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Jones slugs way to Bauman Award09/15/2009 6:41 PM ET
By Benjamin Hill / MLB.com
Mitch Jones has racked up a remarkable four home run titles over his 10-year professional career, but in 2009 he managed to do something he'd never done before.
Jones' 35 dingers this season led not just the Pacific Coast League, but all of Minor League Baseball. As such, the 31-year-old Albuquerque Isotope was named the winner of this year's Joe Bauman Home Run Award. The award, which is named in honor of one of the most prodigious hitters in the history of the Minor Leagues, will be presented to Jones at this year's Baseball Winter Meetings in Indianapolis. In addition, he will receive a check for $7,000 (representing $200 for each home run he hit during the season).
Jon Gaston of the Lancaster JetHawks also bashed 35 homers this season, but in the event of a tie, the award goes to the player with the most RBIs. Jones was the victor in this category, driving in 103 runs compared to Gaston's 100.
The Minor League home run race came down to the wire as Jones' 35th home run came in his last at-bat. On Sept. 7, the right fielder went yard in the fifth inning of Albuquerque's eventual 7-2 win over Iowa, and then was removed from the game as part of a double switch. Gaston played later that evening, but went 0-for-3 with a walk.
"I've never been the type of guy who logs on the computer to see what others are doing," said Jones, when asked whether he was following the overall Minor League home run race. "If I had known, I probably wouldn't have hit that homer [in my last at-bat]. So it's nice that it worked out this way. Any time that you can go out there and do some stuff you haven't done before, it's a good thing."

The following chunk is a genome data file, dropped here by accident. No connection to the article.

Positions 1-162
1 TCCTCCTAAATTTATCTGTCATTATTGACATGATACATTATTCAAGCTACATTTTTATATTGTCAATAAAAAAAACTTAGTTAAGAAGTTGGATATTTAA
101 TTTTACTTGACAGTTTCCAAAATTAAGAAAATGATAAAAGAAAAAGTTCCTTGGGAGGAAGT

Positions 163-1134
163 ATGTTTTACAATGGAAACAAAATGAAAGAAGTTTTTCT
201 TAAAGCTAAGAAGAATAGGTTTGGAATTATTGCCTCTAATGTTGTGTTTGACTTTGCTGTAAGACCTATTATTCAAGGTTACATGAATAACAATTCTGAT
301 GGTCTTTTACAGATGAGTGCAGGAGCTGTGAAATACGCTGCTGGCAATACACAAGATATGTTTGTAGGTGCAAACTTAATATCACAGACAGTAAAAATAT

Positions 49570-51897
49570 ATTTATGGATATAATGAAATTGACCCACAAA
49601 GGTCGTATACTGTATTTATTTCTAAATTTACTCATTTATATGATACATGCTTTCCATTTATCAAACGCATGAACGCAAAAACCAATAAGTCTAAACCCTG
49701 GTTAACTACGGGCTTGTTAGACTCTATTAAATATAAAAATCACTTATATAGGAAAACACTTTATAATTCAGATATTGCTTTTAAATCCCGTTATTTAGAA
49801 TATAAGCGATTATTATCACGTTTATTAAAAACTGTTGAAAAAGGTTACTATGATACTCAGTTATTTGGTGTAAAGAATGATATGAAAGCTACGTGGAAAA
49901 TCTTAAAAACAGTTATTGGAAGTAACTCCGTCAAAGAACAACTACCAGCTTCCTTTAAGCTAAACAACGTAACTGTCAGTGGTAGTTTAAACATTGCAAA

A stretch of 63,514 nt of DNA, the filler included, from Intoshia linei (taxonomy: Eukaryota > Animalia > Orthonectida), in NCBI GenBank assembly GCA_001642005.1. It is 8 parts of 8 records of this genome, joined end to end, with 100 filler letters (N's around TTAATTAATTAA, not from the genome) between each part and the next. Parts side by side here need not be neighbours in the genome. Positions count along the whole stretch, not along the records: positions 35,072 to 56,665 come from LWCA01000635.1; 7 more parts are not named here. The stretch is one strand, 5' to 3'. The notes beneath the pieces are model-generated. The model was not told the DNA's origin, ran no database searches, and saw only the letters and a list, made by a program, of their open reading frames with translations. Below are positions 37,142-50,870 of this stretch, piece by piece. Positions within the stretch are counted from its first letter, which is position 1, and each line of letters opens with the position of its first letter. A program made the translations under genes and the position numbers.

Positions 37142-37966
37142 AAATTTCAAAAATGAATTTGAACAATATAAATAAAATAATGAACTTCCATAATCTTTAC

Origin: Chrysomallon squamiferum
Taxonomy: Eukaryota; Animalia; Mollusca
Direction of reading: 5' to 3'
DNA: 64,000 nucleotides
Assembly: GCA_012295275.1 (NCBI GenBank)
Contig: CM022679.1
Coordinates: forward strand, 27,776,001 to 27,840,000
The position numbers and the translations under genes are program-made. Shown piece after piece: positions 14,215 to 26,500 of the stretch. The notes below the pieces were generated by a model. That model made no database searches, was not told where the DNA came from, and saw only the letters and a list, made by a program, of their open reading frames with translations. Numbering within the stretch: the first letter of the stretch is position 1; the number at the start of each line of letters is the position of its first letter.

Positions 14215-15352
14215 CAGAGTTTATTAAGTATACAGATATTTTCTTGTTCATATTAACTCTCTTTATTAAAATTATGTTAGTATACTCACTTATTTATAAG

Perhaps the most impressive aspect of Jones' accomplishment was that he did so over just 108 games. Nonetheless, he passed the century mark in RBIs for the first time, and his home run total was second only to the 39 he hit while with Double-A Trenton in 2004. The Arizona State product was particularly fierce within the confines of Albuquerque's Isotopes Park, where he hit .358 with 23 homers and 67 RBIs over just 57 contests.
"It's just a great place to play," said Jones. "There's a good atmosphere, because the fans really enjoy rooting for us. That can really help the players. ... I've been in other places where it wasn't nearly as fun to come to work."
Jones entered 2009 with 200 Minor League home runs, the most of any player who had never appeared in a Major League game. (He was called up to the Yankees in 2006, but didn't receive any playing time). Despite the 35 he added to his total this season, this is a distinction Jones no longer holds. The Utah native was called up to the Dodgers on June 16, and he played in eight games before being designated for assignment on July 1 upon the return of Manny Ramirez. Jones hit .308 (4-for-13) during his brief big league stint, logging his first and only start against the Angels on June 19.
"I wish it hadn't taken me as long as it did to get there, but it wasn't anything less than what I would have expected," Jones said. "I'd like to be back. I was hoping for a September callup, but that didn't work out. I'll just go out and get after it again next year."
This story was not subject to the approval of the National Association of Professional Baseball Leagues or its clubs.